CHARITIES and voluntary groups in Scotland are facing a crippling 70% cut in Lottery funding from next April as funds are sucked away to feed the vast £10bn cost of the 2012 London Olympics.
The body which represents Scotland's charities will warn this week that the Lottery cash available to good causes next year will plummet from 90m to just 25m.
The Scottish Council for Voluntary Organisations (SCVO) claims that the cut will have a "devastating" effect on charities across Scotland, many of which rely on Lottery cash to keep going.
The massive cutback is being triggered after ministers agreed to plough 2.2bn of Lottery cash into paying for the Olympics. Charities, arts groups and sports bodies across Scotland and the rest of the UK warned that the raid on Lottery funds would choke off funds to themselves, but the full scale of the cutbacks is only now becoming clear.
According to the SCVO, the Big Lottery Fund – which distributes most of the cash available from the weekly national draw – will feel the effects the hardest. In Scotland, they claim that BLF funding will fall from 257m between 2006-09 to just 90m between 2009-12.
The SCVO says that many groups will not be able to keep going because the cuts will last right up until 2012. Only after the Games are finished in 2012 will the sums start to rise once more. However, even then, SCVO officials say it will be 2015 before funding returns to current levels.
The anger in Scotland is being felt across much of England as well, where charities and voluntary groups are also complaining about the vast sums which have been diverted from good causes to build the Olympic site in east London.
The cuts are also set to hit the arts and sports bodies across the UK which distribute smaller sums of Lottery cash. However, UK ministers insist that the chance to host the Olympics is a "once in a generation" chance for the whole country to enjoy.
In Scotland, groups which may now face heavy cuts include the well-known charity Quarriers Village, the carers for vulnerable people, and Fairbridge, a leading charity which attempts to prevent ex-prisoners from re-offending.
Lucy McTernan, acting chief executive of SCVO, said: "The scale of the cuts is truly devastating for the voluntary sector as many charities, voluntary organisations and community projects in Scotland depend on such funding for their survival, especially in these difficult times. We are strongly urging the UK Government to compensate Scottish charities for the loss of Lottery funding which was diverted to pay for the Olympics."
Lawrie Russell, chief executive of the Wise Group, a charity which helps unemployed people get back to work, said that the cuts may prevent them from expanding projects.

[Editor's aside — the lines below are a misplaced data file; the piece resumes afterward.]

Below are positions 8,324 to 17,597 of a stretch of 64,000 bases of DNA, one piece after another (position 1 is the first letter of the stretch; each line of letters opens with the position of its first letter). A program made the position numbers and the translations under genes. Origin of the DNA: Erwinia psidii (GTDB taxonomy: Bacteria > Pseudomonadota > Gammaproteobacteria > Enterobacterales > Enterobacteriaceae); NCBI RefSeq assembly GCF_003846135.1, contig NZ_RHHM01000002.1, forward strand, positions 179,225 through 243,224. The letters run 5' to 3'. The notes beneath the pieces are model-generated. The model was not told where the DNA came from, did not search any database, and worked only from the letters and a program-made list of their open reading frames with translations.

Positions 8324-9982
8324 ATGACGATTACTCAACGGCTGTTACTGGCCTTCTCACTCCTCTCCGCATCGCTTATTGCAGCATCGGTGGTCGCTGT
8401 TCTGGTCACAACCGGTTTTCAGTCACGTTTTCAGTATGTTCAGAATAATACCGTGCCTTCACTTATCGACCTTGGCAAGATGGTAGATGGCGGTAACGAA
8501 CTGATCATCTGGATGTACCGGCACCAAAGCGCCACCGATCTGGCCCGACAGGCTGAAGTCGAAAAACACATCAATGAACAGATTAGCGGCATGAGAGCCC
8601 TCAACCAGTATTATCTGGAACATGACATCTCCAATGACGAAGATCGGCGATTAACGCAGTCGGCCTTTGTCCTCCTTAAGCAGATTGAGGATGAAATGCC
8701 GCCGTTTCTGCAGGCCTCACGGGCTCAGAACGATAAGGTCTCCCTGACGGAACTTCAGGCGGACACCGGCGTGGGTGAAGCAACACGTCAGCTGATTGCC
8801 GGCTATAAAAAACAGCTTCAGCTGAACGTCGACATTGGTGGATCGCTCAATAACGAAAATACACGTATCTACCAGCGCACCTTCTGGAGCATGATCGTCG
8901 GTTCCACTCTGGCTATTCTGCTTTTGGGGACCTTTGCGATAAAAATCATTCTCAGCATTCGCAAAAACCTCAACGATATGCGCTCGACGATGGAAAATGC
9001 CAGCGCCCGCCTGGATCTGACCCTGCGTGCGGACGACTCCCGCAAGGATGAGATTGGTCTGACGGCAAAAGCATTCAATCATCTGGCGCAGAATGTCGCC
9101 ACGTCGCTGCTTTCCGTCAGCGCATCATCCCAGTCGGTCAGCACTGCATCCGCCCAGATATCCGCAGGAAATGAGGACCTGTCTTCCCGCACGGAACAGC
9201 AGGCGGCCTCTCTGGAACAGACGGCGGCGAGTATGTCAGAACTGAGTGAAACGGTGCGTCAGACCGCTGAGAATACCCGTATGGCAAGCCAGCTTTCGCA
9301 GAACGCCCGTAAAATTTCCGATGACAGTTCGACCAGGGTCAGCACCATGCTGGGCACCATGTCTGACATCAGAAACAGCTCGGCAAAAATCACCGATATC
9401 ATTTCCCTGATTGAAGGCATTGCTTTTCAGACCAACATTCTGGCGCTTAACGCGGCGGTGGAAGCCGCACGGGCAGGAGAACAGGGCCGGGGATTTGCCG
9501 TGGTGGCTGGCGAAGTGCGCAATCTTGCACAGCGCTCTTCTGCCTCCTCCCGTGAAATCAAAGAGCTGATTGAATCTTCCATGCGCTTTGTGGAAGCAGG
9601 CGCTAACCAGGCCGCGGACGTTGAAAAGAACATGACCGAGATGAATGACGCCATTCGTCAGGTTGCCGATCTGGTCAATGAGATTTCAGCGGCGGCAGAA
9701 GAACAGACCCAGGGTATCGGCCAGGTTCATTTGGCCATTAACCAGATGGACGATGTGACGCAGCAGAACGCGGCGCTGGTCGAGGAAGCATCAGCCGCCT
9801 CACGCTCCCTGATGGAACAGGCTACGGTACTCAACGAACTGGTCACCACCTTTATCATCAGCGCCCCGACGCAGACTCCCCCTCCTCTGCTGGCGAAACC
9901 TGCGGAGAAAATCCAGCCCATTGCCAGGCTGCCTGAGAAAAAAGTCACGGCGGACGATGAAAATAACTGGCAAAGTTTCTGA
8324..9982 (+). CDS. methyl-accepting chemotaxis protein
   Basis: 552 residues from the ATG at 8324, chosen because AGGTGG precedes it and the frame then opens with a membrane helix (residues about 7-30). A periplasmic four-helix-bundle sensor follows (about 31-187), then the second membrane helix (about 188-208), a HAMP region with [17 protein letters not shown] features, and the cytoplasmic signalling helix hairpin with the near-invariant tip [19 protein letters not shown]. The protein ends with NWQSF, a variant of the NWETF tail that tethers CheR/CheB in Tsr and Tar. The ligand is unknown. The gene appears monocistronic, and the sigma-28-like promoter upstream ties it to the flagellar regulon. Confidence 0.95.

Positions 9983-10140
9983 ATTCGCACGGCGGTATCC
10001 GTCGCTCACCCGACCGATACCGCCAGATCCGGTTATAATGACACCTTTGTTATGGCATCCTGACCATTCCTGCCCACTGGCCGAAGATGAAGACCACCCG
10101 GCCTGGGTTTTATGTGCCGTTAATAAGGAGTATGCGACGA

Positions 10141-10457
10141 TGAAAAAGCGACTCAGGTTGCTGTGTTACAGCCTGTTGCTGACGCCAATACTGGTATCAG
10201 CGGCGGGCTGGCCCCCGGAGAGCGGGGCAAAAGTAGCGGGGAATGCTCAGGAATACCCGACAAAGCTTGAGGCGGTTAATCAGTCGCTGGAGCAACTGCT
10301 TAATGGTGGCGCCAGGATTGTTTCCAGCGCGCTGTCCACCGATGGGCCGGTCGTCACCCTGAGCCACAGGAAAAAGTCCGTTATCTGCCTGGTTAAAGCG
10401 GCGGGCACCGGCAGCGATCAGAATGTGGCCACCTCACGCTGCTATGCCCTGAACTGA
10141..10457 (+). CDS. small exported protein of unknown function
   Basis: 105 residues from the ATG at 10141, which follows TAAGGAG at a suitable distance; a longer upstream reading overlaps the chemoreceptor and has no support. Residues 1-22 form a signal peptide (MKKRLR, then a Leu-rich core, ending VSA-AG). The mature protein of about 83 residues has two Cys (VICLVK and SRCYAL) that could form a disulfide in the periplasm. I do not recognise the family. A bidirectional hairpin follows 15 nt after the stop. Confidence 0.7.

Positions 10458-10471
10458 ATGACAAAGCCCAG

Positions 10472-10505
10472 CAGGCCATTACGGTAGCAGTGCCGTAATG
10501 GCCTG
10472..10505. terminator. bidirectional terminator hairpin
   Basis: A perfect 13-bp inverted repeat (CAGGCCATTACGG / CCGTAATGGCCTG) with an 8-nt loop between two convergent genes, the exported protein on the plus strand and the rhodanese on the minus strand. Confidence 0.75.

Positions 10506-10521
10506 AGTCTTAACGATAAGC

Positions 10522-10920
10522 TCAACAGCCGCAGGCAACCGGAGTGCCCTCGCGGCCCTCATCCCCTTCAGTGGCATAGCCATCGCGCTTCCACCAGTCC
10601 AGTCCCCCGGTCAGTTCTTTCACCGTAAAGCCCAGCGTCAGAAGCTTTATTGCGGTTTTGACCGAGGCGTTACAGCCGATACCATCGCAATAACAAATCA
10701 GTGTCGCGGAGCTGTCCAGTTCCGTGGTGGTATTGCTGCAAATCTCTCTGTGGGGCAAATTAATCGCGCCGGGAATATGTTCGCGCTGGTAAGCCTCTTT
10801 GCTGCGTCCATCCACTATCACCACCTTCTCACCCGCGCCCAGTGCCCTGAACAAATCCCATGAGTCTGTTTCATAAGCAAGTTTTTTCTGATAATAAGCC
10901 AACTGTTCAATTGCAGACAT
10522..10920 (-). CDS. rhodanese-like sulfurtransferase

"Potentially, this will have a big impact on the whole sector," he said.
Sources in the SCVO said they had been preparing for a reduction in funds due to the Olympics but were "shocked" last week when the true scale of the reduction became clear.
Alison Magee, Big Lottery Fund Scotland's chairwoman, confirmed: "We will have less money available in the years leading up to 2012 due to the Olympic diversion."
Scottish Sports Minister Stewart Maxwell said last night: "These are very worrying figures that point to a dramatic reduction in Lottery funding for Scotland. It cannot be right that the budget for Scotland's community and charitable organisations is reduced by around 70% – more than 150m – to finance the 2012 Olympic Games."
But a spokeswoman for the Department for Media, Culture and Sport pointed to the massive benefits which, she claimed, would accrue to the whole country from the Games.
She said: "Hosting the Olympic Games is a once in a generation opportunity that will benefit the whole of the UK: a legacy of world-class facilities, the inspiration of a generation to get active and take up sport, as well as huge economic and business benefits with 6bn worth of contracts.
"Scotland will host Olympic football at Hampden Park and 29 locations across Scotland are included in the official guide to pre-Games training facilities for foreign teams in 2012."
She added: "Scotland has received over 2bn in Lottery money since 1994 and we are clear that no further diversion from Lottery good causes will go to fund the Olympics."
Earlier this year, Scotland on Sunday launched a campaign to win a substantial sum of Lottery funds to help to create a sporting legacy from Glasgow's 2014 Commonwealth Games. Campaigners point out that sportscotland, which distributes Lottery funds for sporting groups, is believed to have lost 13m in funds which will now be spent on the Olympics.